U.N. to Saddam: We Have a Deal

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NEW YORK: The Security Council formally promised "severest consequences" for Iraq if it breaks its deal with Kofi Annan. But Saddam Hussein can take comfort in the fact that the U.N. is no closer to deciding exactly what those consequences might be.

"The passing of this resolution in no way means that the Security Council automatically authorizes any state to use force against Iraq," insisted China's U.N. ambassador, Qin Huasun, after the vote. Envoys from France, Russia and a host of other countries made it clear that only the Security Council can judge Iraq's compliance with the accord -- or determine what punishment can be undertaken.

Focus: Iraq

After haggling over language long into Monday evening, the U.S. tried to sound upbeat about the toothless resolution. U.N. ambassador Bill Richardson called it a "victory for the United States." President Clinton declared that "tonight's unanimous vote of the United Nations Security Council sends the clearest possible message: Iraq must make good on its commitment."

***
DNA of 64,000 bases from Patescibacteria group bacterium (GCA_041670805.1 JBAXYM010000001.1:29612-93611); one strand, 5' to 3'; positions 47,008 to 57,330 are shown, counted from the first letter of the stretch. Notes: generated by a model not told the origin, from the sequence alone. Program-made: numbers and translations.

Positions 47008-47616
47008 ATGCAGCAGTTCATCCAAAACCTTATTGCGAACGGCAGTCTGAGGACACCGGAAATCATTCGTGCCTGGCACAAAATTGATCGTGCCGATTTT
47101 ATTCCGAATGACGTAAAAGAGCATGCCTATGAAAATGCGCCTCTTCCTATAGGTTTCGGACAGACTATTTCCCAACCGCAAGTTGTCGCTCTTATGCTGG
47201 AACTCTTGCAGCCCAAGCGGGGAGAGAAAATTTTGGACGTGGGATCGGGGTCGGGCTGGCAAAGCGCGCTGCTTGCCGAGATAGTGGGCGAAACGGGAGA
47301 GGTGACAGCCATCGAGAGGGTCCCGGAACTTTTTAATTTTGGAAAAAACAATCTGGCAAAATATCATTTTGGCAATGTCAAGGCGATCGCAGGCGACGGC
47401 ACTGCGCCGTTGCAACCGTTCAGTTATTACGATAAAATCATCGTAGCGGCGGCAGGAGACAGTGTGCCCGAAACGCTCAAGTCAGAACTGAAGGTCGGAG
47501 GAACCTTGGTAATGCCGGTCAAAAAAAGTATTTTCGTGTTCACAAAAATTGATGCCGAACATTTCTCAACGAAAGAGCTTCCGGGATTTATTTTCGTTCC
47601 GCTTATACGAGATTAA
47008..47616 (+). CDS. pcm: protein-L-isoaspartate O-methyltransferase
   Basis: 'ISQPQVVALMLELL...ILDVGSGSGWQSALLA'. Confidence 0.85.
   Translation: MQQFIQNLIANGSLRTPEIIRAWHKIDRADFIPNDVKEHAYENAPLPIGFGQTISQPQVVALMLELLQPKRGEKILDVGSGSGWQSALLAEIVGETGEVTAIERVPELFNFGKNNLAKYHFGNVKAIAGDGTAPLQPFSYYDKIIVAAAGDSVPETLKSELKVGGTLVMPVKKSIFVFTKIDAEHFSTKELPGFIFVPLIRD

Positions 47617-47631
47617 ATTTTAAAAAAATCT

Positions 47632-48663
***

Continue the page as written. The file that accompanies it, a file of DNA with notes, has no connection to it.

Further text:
Sounds awfully like 1992 all over again. But with support for a military strike almost undetectable either at home or abroad, those U.N. handcuffs shouldn't chafe President Clinton overmuch. And when those U.S. warships in the Gulf recede and Saddam gets up to his old tricks, the council may wish it had left Clinton something to bluff with.